Sunday, September 30, 2007

The Dyanmics of Planning

I don't make detail plans because that would require a lot of time and experience. That two things I don't have enough of. That's why many amateur woodworkers buy project plans, all the unexpected problems are exposed by the designers, this makes the craft very predictable (boring).

Encountering the unexpected and solving problems as they arise is one of the joys of designing. I always feet I don't have enough experience to plan things to the finest detail, so following that inexperience to the end of the project just escalate any problems that WILL arise. So, I plan just enough to get started. The priority is not to waste money or wood, have a good function and proportion, but after that, I make things up as it the project progresses. This also gives me a chance to go into my scrap wood pile and make use of it somewhere in the project.

This is one of my first project, a cabinet loosely based on the traditional Japanese step tansu. I created the usual sketches and thought about how it would look for a while. While assembling the cabinet, I realized I had made a measurement error where the top was ¾ inch narrower than the bottom, resulting in a slight trapezoidal shape of the main box. I planned the project from one sheet of plywood, so there's not enough wood to remake the top. I decided to live with the mistake and trimmed the two doors to fit the now unsquare box. The surprising result was that the pair became self-closing doors because they tilt inward. By creating an equal reveal around the door, most people can't see the error. I then decided to short cut the project and put my tool box on top of the cabinet to get the step tansu look. It now sits next to my entry as a shoe cabinet and a place to put my keys and wallet upon entry to the home.

Saturday, September 29, 2007

The Economy of Wood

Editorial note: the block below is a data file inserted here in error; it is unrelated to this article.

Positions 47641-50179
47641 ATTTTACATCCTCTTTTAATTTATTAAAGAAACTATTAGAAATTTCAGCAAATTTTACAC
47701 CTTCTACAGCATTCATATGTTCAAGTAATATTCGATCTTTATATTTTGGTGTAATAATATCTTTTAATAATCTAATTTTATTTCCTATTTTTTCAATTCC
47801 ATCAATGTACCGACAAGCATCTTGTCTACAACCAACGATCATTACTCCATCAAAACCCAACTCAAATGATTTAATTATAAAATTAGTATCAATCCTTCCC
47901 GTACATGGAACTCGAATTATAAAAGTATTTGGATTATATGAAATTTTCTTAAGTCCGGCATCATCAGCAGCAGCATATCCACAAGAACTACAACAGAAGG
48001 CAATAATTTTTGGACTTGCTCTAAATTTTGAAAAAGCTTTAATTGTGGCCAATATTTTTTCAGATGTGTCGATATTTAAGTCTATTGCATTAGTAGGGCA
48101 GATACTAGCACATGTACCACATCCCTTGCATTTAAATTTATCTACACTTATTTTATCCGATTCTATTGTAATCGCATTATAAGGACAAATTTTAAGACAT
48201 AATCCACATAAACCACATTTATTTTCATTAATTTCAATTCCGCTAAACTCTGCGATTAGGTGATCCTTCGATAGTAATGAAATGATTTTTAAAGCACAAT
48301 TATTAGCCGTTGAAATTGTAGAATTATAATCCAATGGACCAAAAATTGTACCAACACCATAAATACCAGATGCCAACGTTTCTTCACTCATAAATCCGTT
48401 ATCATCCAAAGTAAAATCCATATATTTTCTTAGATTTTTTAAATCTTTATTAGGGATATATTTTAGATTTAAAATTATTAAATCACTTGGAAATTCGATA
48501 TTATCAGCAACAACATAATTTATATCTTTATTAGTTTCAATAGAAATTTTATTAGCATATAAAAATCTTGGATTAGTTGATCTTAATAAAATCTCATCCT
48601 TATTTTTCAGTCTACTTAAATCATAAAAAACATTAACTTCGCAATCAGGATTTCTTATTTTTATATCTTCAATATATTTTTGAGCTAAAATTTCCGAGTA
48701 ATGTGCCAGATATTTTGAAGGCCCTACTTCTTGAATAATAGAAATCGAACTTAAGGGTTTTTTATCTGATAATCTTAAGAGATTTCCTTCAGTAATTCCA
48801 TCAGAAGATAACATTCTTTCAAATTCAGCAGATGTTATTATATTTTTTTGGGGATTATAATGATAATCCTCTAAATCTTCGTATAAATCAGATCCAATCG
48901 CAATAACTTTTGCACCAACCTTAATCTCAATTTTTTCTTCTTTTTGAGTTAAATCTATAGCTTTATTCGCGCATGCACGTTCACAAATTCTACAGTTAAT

I have pieces of wood stashed all over the house. They are left overs from past project, off cuts of plywood panels, dimensional lumber and moldings, just big enough to keep for that one chance a future project would have a spot for it. They are stashed in the closets, in the laundry room, stacked on the floor of the living area. Some days, I would hit my threshold and throw them away. I just don't like to waste wood, after all, I'll find a use for them eventually, besides, what is a woodworker with out wood? With left over plywood from the book case job, I was able to make a make an art niche over the fireplace. That's why it is made of oak instead of the usual birch. With such a small place I had decided to start building things into the walls. Removing the mantel and redoing the fireplace added another 1% to the room's usable area. A rejected cabinet door frames the oil painting we bought at the street market in Hong Kong. I was careful to make sure the back of the art case has enough distance from the chimney vent since I burn scrap wood in the winter with this fireplace. Left over rubber tree wood from a discarded baker's rack gets a new life as the top of this built-in. It was not deep enough, so I jointed the back side and glued in a piece of pine reinforced with biscuits. You can't see it, especially with the tool chest blocking everything. The doors came from a kitchen I had designed. It was slightly warped as you can see and was rejected by the customer. I thought it look fine, but too small for the old linen cabinet space I had decided to re-do. The solution to using an undersized door is the over sized frame. To make it look well thought out, I extended the frame to the floor and cut out the legs. Now it has a good proportion and looks like it belongs there. The same customer rejected the glass doors because it has the discoloration. In the wood worker's world, it is sought after for the popping grain pattern. In a row of plain doors, one would see this as a defect. Placed this door by itself and the doors has characters. I extended the styles to the top and trimmed it off with a left over piece of basket weave molding from the kitchen job. An acquaintance gave me two pieces of padauk left over from her interior design class. After some thoughts, I found there were more than enough to make handles for the kitchen. With a draw knife, spoke shaves, some simple hand tools, and about 20 minutes each, I was able to make some pretty decent ones, my carving skills aren’t great, but you have to start from somewhere. Robertson head trim screw hold the two pieces to the cabinet doors. Proper placement of knobs on the doors is a personal thing, I like my handles to extend the horizontal line of the styles and rails of the door. I think it's more fun to resourcefully use left over pieces to make new ones, the boundaries and limitations of the pieces make it more challenging than having access to everything.